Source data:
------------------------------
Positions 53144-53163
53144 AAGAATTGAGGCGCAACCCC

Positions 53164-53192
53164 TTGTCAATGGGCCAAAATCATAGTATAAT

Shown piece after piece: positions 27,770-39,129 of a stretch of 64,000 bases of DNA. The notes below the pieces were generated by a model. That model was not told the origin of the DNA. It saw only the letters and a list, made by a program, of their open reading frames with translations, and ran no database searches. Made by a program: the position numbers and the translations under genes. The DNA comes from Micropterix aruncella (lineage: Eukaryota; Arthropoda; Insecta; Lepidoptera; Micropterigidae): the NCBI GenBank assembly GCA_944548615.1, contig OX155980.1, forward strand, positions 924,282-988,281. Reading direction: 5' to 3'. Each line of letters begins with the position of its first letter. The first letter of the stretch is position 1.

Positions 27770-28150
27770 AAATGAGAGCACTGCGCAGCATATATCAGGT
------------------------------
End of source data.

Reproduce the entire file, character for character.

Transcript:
Positions 53144-53163
53144 AAGAATTGAGGCGCAACCCC

Positions 53164-53192
53164 TTGTCAATGGGCCAAAATCATAGTATAAT

Shown piece after piece: positions 27,770-39,129 of a stretch of 64,000 bases of DNA. The notes below the pieces were generated by a model. That model was not told the origin of the DNA. It saw only the letters and a list, made by a program, of their open reading frames with translations, and ran no database searches. Made by a program: the position numbers and the translations under genes. The DNA comes from Micropterix aruncella (lineage: Eukaryota; Arthropoda; Insecta; Lepidoptera; Micropterigidae): the NCBI GenBank assembly GCA_944548615.1, contig OX155980.1, forward strand, positions 924,282-988,281. Reading direction: 5' to 3'. Each line of letters begins with the position of its first letter. The first letter of the stretch is position 1.

Positions 27770-28150
27770 AAATGAGAGCACTGCGCAGCATATATCAGGT